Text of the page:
Fall Houseplant Care Guide
How to Keep Your Plant Babies Happy While the Seasons Change
As the seasons' change, so do the needs of your houseplants. Winter is a time of dormancy for most houseplants and Fall is the time to ease the plants into that restful period. It is important to make the transition easy for the health and prosperity of your houseplants.
Bring Them Indoors
If you have any houseplants that have been outside enjoying the warm temperatures, now is the time to bring them back inside. Do it before the cold weather hits so they aren't shocked by the sudden change. Bring them inside before you start heating your home, as well, so they can adjust slowly to the change in temperature and environment.
The majority of houseplants don't need as much water in the winter as they do in the summer. They have stopped producing flowers and don't need the extra boost anymore. The transition should happen slowly, though, so they aren't shocked by the sudden decrease in water. During fall, gradually decrease how much water you are giving the plants so by the time winter rolls around, they are accustomed to the lower amount.
Give the soil a bath. Set the plants in a bathtub or sink and water them for a couple of minutes, until water runs freely out the bottom. This gets rid of salt and nutrient build-ups.
Pests & Diseases
Checking for pests and diseases is especially important if the plants were outside during the summer for any period of time. Indoor only plants can also have problems, so don't neglect to check them also.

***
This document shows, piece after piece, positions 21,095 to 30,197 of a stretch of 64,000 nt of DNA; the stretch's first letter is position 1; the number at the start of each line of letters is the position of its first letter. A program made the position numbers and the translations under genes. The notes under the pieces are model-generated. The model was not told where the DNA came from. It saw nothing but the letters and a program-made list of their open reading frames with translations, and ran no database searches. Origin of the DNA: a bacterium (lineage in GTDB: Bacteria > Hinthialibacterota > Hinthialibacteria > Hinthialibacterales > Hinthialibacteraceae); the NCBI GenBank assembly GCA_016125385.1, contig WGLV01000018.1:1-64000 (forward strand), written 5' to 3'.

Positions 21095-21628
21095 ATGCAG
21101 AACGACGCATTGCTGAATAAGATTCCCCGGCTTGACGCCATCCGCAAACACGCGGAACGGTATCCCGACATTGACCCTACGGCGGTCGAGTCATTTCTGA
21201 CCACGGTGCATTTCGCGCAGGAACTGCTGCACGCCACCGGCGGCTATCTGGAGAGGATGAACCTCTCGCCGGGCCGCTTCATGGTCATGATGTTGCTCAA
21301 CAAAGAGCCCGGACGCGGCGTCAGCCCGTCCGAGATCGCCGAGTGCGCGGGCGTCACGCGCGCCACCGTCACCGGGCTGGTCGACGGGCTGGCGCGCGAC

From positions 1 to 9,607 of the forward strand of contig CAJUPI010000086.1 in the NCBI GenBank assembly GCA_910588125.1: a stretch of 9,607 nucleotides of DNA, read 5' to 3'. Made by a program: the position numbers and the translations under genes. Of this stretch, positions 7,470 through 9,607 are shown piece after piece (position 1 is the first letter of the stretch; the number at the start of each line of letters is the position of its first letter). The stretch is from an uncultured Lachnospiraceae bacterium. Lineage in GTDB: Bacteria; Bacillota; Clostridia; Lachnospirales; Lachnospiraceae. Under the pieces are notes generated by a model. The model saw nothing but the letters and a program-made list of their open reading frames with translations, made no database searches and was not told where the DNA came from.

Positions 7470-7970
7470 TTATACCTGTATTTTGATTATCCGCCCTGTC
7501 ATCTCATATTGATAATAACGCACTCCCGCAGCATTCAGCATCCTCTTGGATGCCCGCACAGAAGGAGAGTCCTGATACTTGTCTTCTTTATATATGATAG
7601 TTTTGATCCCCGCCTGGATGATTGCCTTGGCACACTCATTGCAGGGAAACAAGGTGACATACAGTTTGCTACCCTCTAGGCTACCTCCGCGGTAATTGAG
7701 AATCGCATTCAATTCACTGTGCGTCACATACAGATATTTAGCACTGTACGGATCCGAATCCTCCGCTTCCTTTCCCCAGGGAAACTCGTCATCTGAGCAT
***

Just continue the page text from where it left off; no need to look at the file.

Deal with the situation immediately. Once the plants enter their dormant winter state, it will be harder for them to fight off trouble. Even if you don't see any issues, it is a good idea to wash down the leaves of each plant as a preventative measure.
Plants don't need fertilizer in the winter since they aren't growing much or using their energy to bloom. If any of your plants are on a regular fertilizing schedule, they need to be weaned off it so they don't go into shock. Slowly weaken the amount of fertilizer you are giving the plants so that by winter, they aren't getting any at all.
Any drafts will bring cold outdoor temperatures inside. Look around your home for drafts and keep your houseplants away from them. Move plants away from doors to the outside that are opened often and bring in gusts of cold. The average indoor temperature needs to be above 55F for houseplants to prosper.
Windowsills often have small drafts. Arrange cardboard pieces between the plants and the glass window when it is especially cold outside. Plants should never touch the glass.
Never place houseplants on top of radiators, stoves, or other heat sources. They will dehydrate and die.
Indoor heat can be problematic for houseplants in the winter. While the plants appreciate the warmth as compared to outside, heat from furnaces and stoves isn't the same as from the sun. Plants suffering from lack of humidity develop brown leaf tips.
Tropical plants, in particular, suffer greatly from lack of humidity in the winter indoor environment. Start preparing your plants for this situation by creating a small microclimate for them.
Start by misting the leaves with water every few days. If they are still struggling, fill a tray with pebbles and place the plant on top. Add water to cover the bottom of the tray but not so much that the pebbles float. It will evaporate slowly, creating a small humid base for the houseplant. Place plants with similar needs on the same tray.
The light the houseplants receive in fall and winter should be consistent. This may mean changing which window you have them in. During the winter, north-facing windows provide very little light. Any plants there should be moved to east, west, or south-facing window. It may be that the windows with the most sunlight still aren't enough for some houseplants.
Double-check every month or so to make sure the plants are getting as much light as they need. Move them, if necessary, to a better lit spot.
Your houseplants will do just fine if you prepare them for the seasonal adjustment. In the spring, when they come alive again, you'll be happy you took the steps to ensure a healthy and easy fall and winter for them.